How to argue effectively

How to argue effectively

How to argue effectively is a skill few people possess. We are so obsessed with proving we are right that we don’t benefit at all from the argument. Well, right is wrong. Even if you are proven wrong, you have been saved from a false belief, which is a good and beneficial thing. I am dedicating so much attention to communication because the shortcut to success is mastering the art of persuasion. And persuasion is psychology plus communication.

If you haven’t done so already, check out my other article on arguing How to win an argument part 1. It’s the precursor to this one.

Mastering the Socratic method

The Socratic method aims not to bring victory to one side, but to benefit all arguing parties. Basically, when you want to say that someone is wrong, you don’t just say “I disagree with you because I don’t like your conclusion”, but offer a valid counter-argument based on facts and logic. Even if you are proven wrong, you should be grateful. You have been saved from a false belief. This method requires that you overcome your ego. You accept that the things you don’t know are infinite compared to the ones you do know.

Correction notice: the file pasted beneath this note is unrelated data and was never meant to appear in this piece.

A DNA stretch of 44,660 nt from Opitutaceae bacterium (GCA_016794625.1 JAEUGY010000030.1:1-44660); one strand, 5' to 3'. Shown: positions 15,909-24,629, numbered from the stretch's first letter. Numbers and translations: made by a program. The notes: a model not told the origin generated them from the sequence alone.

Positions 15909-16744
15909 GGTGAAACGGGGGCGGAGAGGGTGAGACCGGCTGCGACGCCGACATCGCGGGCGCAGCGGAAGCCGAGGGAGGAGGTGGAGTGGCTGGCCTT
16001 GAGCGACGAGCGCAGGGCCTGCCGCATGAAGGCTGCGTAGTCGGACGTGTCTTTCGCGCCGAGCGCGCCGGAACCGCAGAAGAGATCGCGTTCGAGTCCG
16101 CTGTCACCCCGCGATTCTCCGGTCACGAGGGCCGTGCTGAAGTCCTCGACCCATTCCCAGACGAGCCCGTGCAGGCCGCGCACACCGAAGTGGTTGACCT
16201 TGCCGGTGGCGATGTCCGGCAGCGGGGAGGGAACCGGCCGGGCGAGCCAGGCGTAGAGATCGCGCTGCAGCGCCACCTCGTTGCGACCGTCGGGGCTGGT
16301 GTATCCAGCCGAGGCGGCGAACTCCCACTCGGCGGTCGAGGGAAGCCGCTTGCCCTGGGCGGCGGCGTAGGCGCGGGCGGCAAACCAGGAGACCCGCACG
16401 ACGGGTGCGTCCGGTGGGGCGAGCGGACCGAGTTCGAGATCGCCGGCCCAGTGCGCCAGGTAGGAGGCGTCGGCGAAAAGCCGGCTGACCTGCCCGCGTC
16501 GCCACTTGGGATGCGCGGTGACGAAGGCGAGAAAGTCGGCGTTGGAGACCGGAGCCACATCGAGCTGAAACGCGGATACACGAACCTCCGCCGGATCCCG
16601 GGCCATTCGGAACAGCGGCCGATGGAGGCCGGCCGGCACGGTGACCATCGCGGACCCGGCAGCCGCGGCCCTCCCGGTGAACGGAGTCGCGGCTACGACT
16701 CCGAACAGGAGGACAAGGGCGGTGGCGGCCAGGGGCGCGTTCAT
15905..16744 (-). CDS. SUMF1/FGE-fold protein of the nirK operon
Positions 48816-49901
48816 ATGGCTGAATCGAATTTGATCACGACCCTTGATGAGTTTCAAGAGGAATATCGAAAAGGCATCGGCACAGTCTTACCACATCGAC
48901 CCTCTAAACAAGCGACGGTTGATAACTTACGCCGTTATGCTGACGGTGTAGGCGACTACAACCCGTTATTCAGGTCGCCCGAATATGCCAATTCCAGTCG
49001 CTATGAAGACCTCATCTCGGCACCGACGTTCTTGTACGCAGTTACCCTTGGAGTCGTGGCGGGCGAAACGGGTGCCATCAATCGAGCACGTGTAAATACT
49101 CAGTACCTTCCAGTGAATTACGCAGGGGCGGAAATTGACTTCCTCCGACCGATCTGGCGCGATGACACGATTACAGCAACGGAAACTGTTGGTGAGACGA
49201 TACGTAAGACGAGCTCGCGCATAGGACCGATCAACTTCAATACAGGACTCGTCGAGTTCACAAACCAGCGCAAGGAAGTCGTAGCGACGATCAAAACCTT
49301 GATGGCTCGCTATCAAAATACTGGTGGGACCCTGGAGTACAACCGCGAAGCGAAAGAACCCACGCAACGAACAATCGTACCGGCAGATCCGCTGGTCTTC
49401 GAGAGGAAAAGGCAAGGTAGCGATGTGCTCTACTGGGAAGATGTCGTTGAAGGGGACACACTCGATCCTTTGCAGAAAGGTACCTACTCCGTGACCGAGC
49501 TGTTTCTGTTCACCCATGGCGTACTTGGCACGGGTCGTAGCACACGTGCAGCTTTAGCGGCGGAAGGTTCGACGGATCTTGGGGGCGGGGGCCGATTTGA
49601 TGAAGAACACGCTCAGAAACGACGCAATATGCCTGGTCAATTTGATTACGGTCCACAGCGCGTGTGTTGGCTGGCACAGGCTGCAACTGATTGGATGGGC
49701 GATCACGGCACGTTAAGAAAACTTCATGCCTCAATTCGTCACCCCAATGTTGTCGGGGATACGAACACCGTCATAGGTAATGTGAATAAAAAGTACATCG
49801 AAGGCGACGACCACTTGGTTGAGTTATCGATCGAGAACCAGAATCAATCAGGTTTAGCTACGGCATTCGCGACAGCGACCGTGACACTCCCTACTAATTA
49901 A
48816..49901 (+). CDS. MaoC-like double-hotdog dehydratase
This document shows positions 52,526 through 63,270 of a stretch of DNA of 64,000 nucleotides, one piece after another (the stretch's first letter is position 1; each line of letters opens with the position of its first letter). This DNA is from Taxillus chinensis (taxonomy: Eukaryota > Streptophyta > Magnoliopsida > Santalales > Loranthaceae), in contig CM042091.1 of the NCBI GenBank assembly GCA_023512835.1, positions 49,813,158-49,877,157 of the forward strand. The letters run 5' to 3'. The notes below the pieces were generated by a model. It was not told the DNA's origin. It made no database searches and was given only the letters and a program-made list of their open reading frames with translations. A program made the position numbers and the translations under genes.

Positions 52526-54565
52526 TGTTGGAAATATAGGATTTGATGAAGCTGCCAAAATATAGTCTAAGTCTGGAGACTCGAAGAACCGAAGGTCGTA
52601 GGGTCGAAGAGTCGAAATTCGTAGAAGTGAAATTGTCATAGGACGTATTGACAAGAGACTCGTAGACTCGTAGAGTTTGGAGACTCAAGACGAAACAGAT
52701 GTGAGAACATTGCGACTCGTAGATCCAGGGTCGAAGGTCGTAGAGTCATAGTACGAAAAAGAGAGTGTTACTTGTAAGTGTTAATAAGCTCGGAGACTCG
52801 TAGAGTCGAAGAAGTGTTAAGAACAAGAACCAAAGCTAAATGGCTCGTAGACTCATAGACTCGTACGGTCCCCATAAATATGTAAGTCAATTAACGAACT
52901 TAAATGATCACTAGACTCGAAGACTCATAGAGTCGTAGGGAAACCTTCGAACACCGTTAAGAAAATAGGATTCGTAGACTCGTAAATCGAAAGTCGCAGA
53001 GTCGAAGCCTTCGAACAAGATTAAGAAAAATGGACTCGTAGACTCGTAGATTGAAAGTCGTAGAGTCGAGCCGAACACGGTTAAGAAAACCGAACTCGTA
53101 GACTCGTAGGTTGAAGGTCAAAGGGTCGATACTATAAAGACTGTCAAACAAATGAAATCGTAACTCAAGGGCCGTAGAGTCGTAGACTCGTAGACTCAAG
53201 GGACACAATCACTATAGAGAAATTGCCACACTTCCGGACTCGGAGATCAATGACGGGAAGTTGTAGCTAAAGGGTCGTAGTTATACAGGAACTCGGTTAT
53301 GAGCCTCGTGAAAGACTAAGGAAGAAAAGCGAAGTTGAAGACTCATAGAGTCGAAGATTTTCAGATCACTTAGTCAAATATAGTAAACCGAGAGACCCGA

How to argue effectively: What is Induction and Abduction

There are two ways to tell if an argument is likely to be true: Induction and Abduction.

They sound complicated but are easy to understand.

Induction is when you use your past experiences to tell if something is likely to be true.

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For example, you have a headache. You have taken Aspirin in the past and know it helps you. Therefore you conclude that this time Aspirin is likely to help you again. Of course, your headache may be due to something else, but you are making an educated guess.

The problem with Inductive reasoning is that the future doesn’t always resemble the past. The rules change.

Inductive reasoning is only likely to produce a valid conclusion.

Abduction or Sherlock Holmes’s method is the other way of telling if something is likely to be true.

When you eliminate the impossible, whatever remains however unlikely must be the truth.

Sherlock Holmes

For example, you don’t see Nancy in physics class anymore.

You know she got bad grades in physics

You know she is not sick

She has been seen in sociology class which is at the same time as physics class

Therefore you conclude that Nancy has dropped physics because she is unlikely to pass and has enlisted in sociology.

Of course, you can’t know for sure, but again you are making an educated guess.

Post in the comments what you think is the best way how to argue effectively.

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